Consistent Friendly Intervention

I recently attended a refresher training in Denver with the Love and Logic people who have been training for over 40 years. One of the questions that drove me to seek further training was how to intervene when dealing with kids who have experienced severe trauma.

I remember being in school with a kid whose mother had passed away. None of us had ever experienced anything like that before. We saw the stunned look, the sadness, the tears and the isolation and wondered how we could help. I remember thinking that all I could do is go home and hug my own mother. It was a profound sense of helplessness that likely pushed me toward what I do for a living today.

Needless to say, there are many more children in our classrooms today who have experienced what my friend experienced. Too many. Some might even wonder if most of the children in school today aren’t dealing with hunger, missing parents, living in foster care, parents using substances and even neglect or abuse. When we prepare backpacks for the weekend because we genuinely believe it will be all the food these kids have to eat over the weekend, times have certainly changed.

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What if I told you there is one very simple intervention that could make all the difference in the heart of one of these children you are so concerned about? You don’t need professional crisis management training to make a difference. You don’t even have to wonder anymore whether you will ever get through to them. You can do one simple thing every day and watch the heart of the child you worry about open like a flower during the school year.

Dr. Charles Fay told a story about a little girl who would hide under a table and refuse any interaction with anyone. You couldn’t demand that she sit in a chair; you couldn’t coax her with rewards. She wasn’t interested in listening to you lecture her about learning in school. The closer you got to her table, the deeper under the table she seemed to go.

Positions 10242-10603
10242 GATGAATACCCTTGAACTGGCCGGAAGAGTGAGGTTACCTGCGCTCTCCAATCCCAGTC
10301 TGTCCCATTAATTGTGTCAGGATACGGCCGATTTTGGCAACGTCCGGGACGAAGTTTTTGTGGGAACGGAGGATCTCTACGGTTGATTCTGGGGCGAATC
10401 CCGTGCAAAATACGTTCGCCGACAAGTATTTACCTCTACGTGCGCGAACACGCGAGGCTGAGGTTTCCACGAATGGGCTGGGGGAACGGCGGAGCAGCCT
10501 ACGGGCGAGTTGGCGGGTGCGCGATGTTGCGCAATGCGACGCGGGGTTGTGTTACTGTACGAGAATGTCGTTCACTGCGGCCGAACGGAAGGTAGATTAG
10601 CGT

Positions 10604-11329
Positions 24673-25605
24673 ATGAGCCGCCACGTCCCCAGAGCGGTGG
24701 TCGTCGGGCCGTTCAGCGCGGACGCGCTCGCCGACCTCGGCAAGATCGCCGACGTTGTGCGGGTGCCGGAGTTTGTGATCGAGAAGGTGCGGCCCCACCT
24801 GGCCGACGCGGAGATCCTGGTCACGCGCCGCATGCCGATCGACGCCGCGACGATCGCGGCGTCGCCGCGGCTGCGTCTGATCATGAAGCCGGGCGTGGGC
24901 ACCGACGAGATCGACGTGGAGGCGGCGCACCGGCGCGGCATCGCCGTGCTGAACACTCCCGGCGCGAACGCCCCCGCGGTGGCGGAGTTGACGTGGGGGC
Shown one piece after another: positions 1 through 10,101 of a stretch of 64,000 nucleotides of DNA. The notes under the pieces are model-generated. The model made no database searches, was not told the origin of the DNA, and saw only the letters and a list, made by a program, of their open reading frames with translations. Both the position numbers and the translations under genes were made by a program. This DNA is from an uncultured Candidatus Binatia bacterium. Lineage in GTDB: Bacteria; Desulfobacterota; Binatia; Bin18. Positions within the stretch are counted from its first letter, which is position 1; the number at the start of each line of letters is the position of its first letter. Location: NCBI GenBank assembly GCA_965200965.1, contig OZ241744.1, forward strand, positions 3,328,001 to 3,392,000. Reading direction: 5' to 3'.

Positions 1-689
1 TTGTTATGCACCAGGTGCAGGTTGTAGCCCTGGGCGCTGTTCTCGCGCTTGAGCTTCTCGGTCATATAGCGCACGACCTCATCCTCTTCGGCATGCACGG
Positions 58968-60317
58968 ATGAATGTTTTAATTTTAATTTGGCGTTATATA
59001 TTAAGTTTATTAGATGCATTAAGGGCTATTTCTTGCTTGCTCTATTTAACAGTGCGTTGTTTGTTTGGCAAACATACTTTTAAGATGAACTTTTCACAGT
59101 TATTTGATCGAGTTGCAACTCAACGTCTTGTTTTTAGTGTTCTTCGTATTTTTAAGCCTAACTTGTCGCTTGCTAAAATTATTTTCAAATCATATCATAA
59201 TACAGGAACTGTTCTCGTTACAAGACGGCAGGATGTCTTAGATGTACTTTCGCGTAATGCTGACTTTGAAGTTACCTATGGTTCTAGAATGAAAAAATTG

Then he tried what he calls the “one sentence intervention.” It involves noticing something simple about a child and moving on as if they are left to wonder if you said something to them. “I’ve noticed that you like to wear blue shirts,” you could say as you walk by. No compliments, no evaluation of any kind. Just noticing.

After repeatedly noticing the little girl, one day Dr. Fay said, “Would you do something just for me? thank you,” and he just walked on. You can’t argue with someone who isn’t there anymore. She was left to do it or not, her choice.

The need for control is present in all of us. We crave it. Kids in pain hoard it. Taking their control away is the most violent thing we can do to them. Allowing them to learn to trust themselves and finally to trust us is a gift that can take an entire school year to deliver.

What happened to the little girl? He simply asked her to come out. She thought about it and finally put half of her body out from under the edge of the table. Still sitting on the floor, still halfway under the table. But she came out. Just for him. Just because he noticed.

Consistent, friendly intervention can be used on all the kids throughout the day. Make it your business to pass by closely every day but try to notice something a couple of times every week. Like a little piggy bank that finally gets heavy with pennies, your words will add up and change the heart of a child who realizes that you are willing to notice the choices they make day in and day out. If you think it’s too small to notice, you’ve probably chosen the right one.

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